Ten moose were upended into the Dusky Sounds in 1910. Now, their descendants are getting their day in the sun.
The climate crisis is affecting wildlife all over the country: rockhopper penguin populations are in drastic decline, tuatara eggs aren’t hatching females, and the ice walls keeping predators away from kea are melting.
But it’s not all bad news: the largest animal in Fiordland has the smallest population, but the most chance of surviving the climate crisis. That’s right, the moose boom is coming.
The glacial hills of Fiordland aren’t much like the forests and tundras of Saskatchewan, and it’s long been debated that it’s an inappropriate place for moose. “The climate down there isn’t suitable for moose,” said Blake Cole, an experienced huntsman and a regular on the Fiordland tracks. Luckily for hunters like Cole, that’s about to change. The changing climate is accelerating and, maybe, moose evolution is too.
Moose were released into Fiordland because it’s the wettest part of New Zealand, and a significant portion of the moose diet is aquatic vegetation. They like to munch on your standard leaves and bark – young or disturbed forests are prime moose fodder – but they also bloody love a swamp lettuce. Usually, they eat the swamps bare in one season and go back to nibbling on bushes for the next.
The climate crisis – or climate Christmas for some lucky ungulates – is offering aquatic veg the chance to branch out. “Rapid change supports rapidly breeding species that humans usually consider invasive,” said botanist and natives keeper Sam Willyams. “Watercress is both invasive and edible.” Watercress grows commonly in New Zealand, where it enjoys growing in cool streams; like the edges of a southern fiord, or an alpine river. It’s already present in Fiordland, but hasn’t taken over the National Park the moose live in.
NIWA predicts Fiordland will see the highest increase in rainfall in New Zealand as the climate changes. Already, rain falls at least 200 days a year in these misty hills. The glaciers are melting faster than snow can fall. There are about to be a few more fjords in Fiordland.
And that’s just how the moose like it. Moose, like other species of deer, can swim very well. They’re known to dive up to six metres for their lunch. When the weather gets too warm for their thick coats, they go for a swim to cool off.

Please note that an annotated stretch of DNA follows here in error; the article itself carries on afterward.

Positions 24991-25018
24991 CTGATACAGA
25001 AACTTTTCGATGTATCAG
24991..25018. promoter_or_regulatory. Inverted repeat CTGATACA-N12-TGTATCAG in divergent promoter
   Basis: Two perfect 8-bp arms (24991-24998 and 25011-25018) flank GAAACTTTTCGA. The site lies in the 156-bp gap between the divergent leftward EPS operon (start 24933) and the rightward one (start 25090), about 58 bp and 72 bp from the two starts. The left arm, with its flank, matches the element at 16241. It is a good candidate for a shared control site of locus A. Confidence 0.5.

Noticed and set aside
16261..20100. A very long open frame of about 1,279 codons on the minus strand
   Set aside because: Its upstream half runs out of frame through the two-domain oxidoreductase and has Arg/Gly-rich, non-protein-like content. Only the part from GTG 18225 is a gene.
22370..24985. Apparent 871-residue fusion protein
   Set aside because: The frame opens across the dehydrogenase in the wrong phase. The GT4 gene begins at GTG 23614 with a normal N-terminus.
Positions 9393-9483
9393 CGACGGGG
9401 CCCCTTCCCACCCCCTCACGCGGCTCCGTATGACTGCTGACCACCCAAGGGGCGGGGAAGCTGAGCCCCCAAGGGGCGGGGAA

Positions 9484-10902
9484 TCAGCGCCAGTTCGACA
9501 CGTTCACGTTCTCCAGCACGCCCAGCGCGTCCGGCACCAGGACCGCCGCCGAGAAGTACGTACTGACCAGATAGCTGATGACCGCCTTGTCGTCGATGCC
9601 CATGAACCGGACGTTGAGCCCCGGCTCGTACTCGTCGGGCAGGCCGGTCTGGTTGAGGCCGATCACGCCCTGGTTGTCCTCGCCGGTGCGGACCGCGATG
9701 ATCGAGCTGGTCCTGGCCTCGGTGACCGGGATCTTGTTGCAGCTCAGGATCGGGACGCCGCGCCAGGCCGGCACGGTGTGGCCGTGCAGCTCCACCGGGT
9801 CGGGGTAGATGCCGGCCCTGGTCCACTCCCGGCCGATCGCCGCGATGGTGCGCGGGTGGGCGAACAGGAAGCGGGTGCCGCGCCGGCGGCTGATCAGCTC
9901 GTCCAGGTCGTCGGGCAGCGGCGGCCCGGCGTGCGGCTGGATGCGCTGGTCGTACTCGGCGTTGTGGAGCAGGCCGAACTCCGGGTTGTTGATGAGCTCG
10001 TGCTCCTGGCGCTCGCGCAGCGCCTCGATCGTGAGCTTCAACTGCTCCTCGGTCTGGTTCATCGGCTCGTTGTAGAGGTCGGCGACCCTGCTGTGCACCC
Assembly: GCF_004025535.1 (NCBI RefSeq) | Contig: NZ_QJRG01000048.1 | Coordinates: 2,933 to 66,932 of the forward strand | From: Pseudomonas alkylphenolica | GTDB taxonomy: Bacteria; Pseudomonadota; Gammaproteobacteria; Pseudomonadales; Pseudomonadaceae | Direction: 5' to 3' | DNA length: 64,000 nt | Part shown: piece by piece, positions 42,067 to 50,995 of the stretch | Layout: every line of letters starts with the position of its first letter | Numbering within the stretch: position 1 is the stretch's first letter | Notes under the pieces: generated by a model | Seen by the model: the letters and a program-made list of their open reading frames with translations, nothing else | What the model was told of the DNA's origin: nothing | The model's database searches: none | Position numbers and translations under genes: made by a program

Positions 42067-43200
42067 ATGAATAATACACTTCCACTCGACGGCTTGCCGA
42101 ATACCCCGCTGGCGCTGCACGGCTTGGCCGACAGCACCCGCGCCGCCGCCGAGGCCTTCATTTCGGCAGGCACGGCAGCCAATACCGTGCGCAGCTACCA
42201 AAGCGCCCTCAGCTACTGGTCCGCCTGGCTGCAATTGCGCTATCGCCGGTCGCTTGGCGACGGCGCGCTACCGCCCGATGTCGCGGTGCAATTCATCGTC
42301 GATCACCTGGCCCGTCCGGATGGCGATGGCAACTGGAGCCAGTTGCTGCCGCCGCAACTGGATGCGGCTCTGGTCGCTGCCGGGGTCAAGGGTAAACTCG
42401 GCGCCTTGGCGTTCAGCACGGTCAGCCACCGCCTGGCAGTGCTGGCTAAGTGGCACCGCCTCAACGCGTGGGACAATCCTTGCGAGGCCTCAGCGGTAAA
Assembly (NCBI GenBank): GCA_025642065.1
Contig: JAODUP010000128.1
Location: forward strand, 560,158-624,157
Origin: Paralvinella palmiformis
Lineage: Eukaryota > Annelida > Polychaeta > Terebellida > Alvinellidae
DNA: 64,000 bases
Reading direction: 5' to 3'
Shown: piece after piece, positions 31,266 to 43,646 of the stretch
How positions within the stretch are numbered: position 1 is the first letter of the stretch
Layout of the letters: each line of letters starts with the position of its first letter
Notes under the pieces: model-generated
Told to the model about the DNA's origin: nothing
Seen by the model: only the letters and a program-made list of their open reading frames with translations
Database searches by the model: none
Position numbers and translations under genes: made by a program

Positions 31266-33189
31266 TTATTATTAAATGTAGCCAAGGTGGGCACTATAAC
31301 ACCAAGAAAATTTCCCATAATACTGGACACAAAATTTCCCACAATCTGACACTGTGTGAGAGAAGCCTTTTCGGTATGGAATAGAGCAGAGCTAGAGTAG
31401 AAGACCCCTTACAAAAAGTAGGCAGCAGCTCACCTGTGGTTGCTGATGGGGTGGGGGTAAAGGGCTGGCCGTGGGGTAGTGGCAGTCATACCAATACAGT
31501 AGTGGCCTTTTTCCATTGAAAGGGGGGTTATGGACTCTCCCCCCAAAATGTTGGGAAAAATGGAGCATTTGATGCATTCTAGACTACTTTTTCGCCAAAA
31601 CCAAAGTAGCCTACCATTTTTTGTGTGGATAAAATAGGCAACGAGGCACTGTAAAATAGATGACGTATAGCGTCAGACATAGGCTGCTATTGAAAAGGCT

A classic moose-friendly environment is a dense, tall forest with some disturbed areas – free from logging or fires – for easy nibbling, and dotted with ponds and streams for paddling and snacking.
Whether the Fiordland moose’s aquatic foraging abilities resemble their ancestors’ is unknown. This is because they’re inbred. There was a founding population of eight (ten were released but two were shot soon after), but species have come back from worse.
In New Zealand, we can turn to the black robin. In 1980, there were only five of these fluffy chaps. Now, 250 of them live in the Chatham Islands. Interestingly, they seem to have few negative effects despite having such an extreme population bottleneck.
Moose are not short-lived birds, and may not be as good at processing inbreeding. However, that’s not a huge problem yet. They’re known to maintain low population densities. They’re very big and they eat a lot, but they rarely deplete their resources. They also avoid inbreeding as long as possible, so the eight moose who survived likely built as varied a gene pool as possible in their first couple of generations of breeding.
This means the Fiordland moose are probably only slightly inbred and are still capable of diving into glacial pools to pig out.
In 1985, the Norwegian island of Vega was colonised by three splash-happy moose. By 1992, the population was up to 24, including four fresh immigrants in 1991. The effects of inbreeding on the population were a slower birth rate and smaller babies. Small calves are less likely to survive predator attacks and cold weather.
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The moose has no natural predators in New Zealand, except the lawless huntsmen and gold miners who sneak around the fjords in the dead of night. The weather is only getting warmer. There is no pressure on their population save their own cautious instincts. Given their low population, is it possible they could be a protected species? “I think the Conservation Act specifically deals with New Zealand native species,” said Fiordland Department of Conservation spokesperson Jamie McAulay.
Is it a pest, then? “It certainly isn’t at a high enough density to be causing problems.”
Well, not yet. Fiordland is getting warmer and wetter but will never be unbearably hot for a moose. There isn’t as much bark and pine for them to eat, but there are waterways and scrub full of tasty leaves.
Thanks to climate change, Kiwi moose hunters like Ken Tustin may soon be seeing the waterworld version of a moose: smaller, bolder, and more aquatic. Whether they’ll prove a danger to humankind is yet to be seen.
The Spinoff’s science content is made possible thanks to the support of The MacDiarmid Institute for Advanced Materials and Nanotechnology, a national institute devoted to scientific research.
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